Although many children benefit from individual therapy, in some cases group therapy is more effective. Group therapy is not only cost effective, but also contains certain key therapeutic factors:
- In group counselling relationships, children experience the therapeutic releasing qualities of discovering that their peers have problems, too, and a diminishing of the barriers of feeling all alone.
- Group members recognize that other members’ success can be helpful and they develop optimism and a sense of hope for their own improvement.
- A feeling of belonging, trust and togetherness develops. This allows for new interpersonal skills to be learned practically.
- In groups children are afforded the opportunity for immediate reactions and feedback from peers as well as the opportunity for vicarious learning.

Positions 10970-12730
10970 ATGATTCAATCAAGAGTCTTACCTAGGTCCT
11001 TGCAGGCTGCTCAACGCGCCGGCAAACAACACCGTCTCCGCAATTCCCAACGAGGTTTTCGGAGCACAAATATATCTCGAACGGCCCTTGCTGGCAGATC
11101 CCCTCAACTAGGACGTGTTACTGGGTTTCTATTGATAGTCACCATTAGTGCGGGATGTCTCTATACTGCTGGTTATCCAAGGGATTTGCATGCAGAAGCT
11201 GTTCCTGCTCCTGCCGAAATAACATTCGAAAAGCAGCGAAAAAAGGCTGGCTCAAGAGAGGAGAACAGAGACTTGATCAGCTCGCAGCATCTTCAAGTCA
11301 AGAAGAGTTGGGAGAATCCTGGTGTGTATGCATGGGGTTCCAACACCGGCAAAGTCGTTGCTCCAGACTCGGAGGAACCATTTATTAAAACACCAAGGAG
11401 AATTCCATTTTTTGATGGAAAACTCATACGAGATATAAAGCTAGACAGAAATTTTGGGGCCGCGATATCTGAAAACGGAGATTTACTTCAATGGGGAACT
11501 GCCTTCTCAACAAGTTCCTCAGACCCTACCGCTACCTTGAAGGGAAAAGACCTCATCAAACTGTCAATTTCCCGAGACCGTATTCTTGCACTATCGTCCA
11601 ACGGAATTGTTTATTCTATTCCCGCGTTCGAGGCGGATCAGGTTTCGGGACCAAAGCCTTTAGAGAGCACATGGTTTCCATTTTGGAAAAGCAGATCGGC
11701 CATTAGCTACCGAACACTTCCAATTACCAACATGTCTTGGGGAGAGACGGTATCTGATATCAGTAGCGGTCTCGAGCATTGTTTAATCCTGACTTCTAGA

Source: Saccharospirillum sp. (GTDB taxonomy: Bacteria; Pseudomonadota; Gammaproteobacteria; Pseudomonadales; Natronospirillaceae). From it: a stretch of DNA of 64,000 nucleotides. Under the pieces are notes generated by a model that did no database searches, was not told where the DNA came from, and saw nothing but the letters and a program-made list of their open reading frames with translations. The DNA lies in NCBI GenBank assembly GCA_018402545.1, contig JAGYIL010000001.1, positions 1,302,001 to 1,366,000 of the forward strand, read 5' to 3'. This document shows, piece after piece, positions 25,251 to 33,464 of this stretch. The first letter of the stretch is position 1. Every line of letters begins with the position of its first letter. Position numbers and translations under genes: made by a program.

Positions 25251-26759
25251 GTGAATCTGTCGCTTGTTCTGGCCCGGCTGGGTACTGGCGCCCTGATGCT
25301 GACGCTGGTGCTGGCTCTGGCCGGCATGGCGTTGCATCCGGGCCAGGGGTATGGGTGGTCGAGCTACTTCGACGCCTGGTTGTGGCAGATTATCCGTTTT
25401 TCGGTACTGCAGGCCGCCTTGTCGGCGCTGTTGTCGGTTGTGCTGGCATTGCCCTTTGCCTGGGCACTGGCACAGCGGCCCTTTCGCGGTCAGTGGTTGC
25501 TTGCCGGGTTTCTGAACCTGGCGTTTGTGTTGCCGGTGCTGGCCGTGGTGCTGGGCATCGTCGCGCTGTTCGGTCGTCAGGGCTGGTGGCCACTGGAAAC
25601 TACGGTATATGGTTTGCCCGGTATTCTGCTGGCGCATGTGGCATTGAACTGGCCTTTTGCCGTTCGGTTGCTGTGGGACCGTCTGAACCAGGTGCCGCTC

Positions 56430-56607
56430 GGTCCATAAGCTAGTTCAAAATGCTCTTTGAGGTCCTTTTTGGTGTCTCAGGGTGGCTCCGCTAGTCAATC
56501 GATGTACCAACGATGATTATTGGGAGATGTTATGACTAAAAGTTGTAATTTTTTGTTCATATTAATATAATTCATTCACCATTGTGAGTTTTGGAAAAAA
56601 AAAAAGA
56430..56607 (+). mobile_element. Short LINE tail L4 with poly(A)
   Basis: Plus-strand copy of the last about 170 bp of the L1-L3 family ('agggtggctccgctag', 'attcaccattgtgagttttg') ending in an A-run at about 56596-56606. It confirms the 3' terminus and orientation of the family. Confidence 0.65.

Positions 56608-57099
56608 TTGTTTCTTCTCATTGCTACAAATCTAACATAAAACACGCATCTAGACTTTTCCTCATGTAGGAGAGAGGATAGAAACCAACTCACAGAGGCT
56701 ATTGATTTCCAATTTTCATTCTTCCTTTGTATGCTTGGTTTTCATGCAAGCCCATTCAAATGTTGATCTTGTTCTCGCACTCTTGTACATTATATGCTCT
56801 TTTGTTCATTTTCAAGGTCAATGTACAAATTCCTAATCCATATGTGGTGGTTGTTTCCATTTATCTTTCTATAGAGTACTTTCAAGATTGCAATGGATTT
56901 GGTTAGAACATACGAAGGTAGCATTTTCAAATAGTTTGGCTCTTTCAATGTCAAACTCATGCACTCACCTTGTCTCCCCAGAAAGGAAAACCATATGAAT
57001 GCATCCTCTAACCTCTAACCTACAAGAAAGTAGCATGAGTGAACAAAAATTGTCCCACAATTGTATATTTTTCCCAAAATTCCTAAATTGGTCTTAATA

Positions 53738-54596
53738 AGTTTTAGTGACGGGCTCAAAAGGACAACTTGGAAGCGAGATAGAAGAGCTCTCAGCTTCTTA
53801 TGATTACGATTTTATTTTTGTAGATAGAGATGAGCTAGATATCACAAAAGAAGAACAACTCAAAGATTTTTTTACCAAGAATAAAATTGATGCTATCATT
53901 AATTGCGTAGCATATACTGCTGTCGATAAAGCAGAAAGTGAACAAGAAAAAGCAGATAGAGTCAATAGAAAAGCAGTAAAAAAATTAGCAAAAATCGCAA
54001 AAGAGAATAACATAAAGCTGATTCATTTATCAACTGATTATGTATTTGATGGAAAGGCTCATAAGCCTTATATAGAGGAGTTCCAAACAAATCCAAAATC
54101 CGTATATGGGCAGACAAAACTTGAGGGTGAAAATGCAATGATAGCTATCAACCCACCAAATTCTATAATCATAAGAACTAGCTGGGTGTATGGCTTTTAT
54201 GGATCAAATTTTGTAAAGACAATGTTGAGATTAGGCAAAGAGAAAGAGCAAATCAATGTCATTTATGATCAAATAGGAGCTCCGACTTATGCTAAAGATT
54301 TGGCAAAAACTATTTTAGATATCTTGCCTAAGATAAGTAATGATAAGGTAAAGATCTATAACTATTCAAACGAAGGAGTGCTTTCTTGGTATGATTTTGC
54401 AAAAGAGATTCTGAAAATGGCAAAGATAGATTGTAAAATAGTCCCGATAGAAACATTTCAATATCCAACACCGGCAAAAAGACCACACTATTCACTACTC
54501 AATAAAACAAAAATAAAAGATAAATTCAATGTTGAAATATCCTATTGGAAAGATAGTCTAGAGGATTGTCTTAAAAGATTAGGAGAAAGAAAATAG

- Group members have the opportunity to re-enact critical family/peer dynamics with other group members in a corrective manner.
- Children also develop sensitivity towards others and receive a boost to their self-concept through being helpful to someone else. For children who have poor self-concepts and a life history of experiencing failure, discovering they can be helpful to someone else may be the most profound therapeutic quality possible.
- In groups, children also discover they are worthy of respect and their own worth is not dependent on what they do or what they produce, but rather on who they are.
- Group members begin to accept responsibility for life decisions.